Around the Art World in Six Minutes
The new craze about to eclipse selfies, and more art world news to start your week.
The Trend Piece: While many museums are struggling, whether from fundraising shortfalls or municipal bankruptcy filings, one institution is thriving: Madame Tussauds. Since Merlin Entertainment’s 2007 takeover of the historic wax statue museum with a Gagosian-like global network of locations, Tussauds’ has allowed visitors to get selfie-close with celebrity statues, solicited suggestions for new likenesses, and seen consequent spikes in attendance, Kate Taylor writes in the Globe and Mail. “In a culture that often mistakes celebrity for artistic talent or moral worth, fame is a kind of magic fairy dust,” Taylor writes. “Offered an up-close opportunity that few of us have with actual movie stars, politicians, professional athletes and rock idols, visitors cuddle up to the waxworks as though some of that dust might rub off on them.”
The Scofflaw: Since the spring, all over New Orleans, a pair of anonymous street artists have been posting simple, mass-produced signs that simply read LOVE in faux-stenciled letters—even installing a couple near the site of a recent shooting in the heart of the French Quarter. And now one of the secretive public artists has written to the Times-Picayune to explain the impetus for the widely loved, if technically illegal, project. “The signs are meant to be felt, not rationally dissected,” the artist explains. “If it helps slow down just one person with a gun, gets somebody just to be a little more tolerant and patient, is it so awful and horrible to understand?”
The Prediction: Is the era of the selfie at an end? Seems improbable, but Pacific Standard’s Casey N. Cep boldly suggests that Apple’s imminent introduction of an in-camera time-lapse function for its smartphones will make a genre of image from photography’s earliest days the new most-shareable type of photo. “An agent of nostalgia, time-lapse lets you move quickly between the past and the present, or if you go backward, between the future and the past,” Cep writes. “Merge time-lapses and you’ll be able to watch your block or street change over a few weeks or a shoreline erode across years. Two of our greatest cultural fears, gentrification and climate change, will be instantly visible in time-lapse in ways that even sequences of photographs, those juxtapositions of before and after, couldn’t accomplish.”
The Hindsight: The current situation at the Corcoran Gallery of Art and College of Art and Design in Washington, DC—whereby the museum portion is set to be taken over by the National Gallery, while George Washington University is slated to administer the art school, pending the outcome of a last-minute legal battle—was anticipated with startling lucidity some 69 years ago in a Corcoran memo recently unearthed by the Washington Post. In it, the administration of the museum and school frets over the recently opened National Gallery’s intentions to cover much of the same material. “If, and when, this policy is carried into effect,” the April 20, 1945, memo reads, “there is no doubt but that our new National Gallery of Art will finally encroach upon the traditional field heretofore filled by this institution, and the case which now arises is as to whether or not it would be possible to reach any kind of understanding by which this unfortunate situation might be avoided.”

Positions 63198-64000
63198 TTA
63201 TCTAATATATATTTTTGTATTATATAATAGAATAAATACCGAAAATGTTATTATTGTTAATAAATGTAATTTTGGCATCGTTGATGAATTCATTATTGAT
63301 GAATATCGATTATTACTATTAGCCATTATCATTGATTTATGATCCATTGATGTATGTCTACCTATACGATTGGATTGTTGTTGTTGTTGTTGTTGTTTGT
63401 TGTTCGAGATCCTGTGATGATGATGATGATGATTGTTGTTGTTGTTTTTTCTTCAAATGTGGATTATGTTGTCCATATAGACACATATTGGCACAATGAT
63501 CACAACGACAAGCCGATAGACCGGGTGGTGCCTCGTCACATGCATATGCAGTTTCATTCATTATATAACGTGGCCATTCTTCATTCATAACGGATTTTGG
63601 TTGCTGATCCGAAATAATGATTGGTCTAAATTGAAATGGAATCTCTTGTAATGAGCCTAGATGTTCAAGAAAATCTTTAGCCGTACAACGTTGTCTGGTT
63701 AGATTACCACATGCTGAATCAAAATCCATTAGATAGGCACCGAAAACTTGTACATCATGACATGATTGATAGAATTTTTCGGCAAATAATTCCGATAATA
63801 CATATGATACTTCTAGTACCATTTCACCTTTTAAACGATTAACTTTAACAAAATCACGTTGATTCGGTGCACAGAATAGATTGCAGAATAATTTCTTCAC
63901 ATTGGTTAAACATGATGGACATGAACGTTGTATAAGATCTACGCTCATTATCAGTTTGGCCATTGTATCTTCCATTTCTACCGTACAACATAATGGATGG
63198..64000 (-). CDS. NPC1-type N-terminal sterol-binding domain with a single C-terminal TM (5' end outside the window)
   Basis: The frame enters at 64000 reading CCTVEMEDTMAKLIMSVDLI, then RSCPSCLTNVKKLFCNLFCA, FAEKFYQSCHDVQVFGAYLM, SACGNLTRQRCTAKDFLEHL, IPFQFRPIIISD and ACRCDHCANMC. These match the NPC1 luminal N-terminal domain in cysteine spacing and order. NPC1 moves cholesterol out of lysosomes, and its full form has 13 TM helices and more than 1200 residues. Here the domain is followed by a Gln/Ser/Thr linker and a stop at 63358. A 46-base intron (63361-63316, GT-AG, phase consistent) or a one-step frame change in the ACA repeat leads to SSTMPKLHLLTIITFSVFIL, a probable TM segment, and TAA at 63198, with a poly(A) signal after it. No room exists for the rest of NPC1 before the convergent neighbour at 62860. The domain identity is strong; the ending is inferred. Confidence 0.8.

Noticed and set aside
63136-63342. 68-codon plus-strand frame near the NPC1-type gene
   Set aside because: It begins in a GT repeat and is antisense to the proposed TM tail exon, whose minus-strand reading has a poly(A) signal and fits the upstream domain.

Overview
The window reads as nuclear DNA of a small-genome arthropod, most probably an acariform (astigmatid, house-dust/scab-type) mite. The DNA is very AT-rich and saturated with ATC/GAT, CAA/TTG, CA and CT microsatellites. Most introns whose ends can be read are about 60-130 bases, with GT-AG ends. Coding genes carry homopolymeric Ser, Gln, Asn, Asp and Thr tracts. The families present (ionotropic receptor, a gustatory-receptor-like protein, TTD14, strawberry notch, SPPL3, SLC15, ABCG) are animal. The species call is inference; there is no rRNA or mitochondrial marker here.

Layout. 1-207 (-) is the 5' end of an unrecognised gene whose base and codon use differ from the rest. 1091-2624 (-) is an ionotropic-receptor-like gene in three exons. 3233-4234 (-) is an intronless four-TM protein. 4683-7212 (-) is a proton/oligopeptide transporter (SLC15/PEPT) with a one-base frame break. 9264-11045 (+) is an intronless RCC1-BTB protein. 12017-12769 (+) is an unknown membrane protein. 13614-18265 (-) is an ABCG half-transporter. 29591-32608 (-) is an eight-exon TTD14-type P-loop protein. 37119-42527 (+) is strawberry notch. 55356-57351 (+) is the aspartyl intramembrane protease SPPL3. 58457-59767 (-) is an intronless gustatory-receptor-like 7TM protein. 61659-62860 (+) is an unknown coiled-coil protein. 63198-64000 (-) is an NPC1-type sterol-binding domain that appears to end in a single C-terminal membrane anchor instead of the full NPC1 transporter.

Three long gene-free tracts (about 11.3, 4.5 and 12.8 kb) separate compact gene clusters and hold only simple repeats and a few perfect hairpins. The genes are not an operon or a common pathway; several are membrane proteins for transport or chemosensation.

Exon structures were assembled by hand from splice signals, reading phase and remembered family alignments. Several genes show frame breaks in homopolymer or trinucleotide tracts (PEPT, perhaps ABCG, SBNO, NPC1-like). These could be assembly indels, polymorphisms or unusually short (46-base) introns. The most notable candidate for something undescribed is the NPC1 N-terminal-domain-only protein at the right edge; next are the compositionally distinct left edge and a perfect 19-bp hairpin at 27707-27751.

The Eye Candy: What does your city look like from space? There’s a single-function website for that, called Cities at Night, the Atlantic points out. “Cities at Night collects images that astronauts have taken of Earth at night,” explains Robinson Meyer. “It organizes them on a map, and draws them from a much larger resource: the Gateway to Astronaut Photography of Earth, a NASA-organized database of all photos taken by astronauts in space.” That, above, is Abu Dhabi; can you make out the site of the new Louvre outpost?
The Extracurricular: The scientific community is at war over dueling brain-mapping projects. In the last year, not one but two multi-million-dollar projects have been launched—the European Union’s €1 billion Human Brain Project (HBP) and the USA’s $100 million Brain Research through Advancing Innovative Neurotechnologies (BRAIN) program (sinisterly, $40 million of the money is from the Department of Defense)—to map the human brain, but the scientific community is not entirely on board with the projects. As Slate reports, some 500 scientists have signed a petition faulting the HBP and BRAIN for being too vague, and calling for the enormous sums earmarked for each project to be invested in a broad range of neurological research instead.
Follow artnet News on Facebook:
Want to stay ahead of the art world? Subscribe to our newsletter to get the breaking news, eye-opening interviews, and incisive critical takes that drive the conversation forward.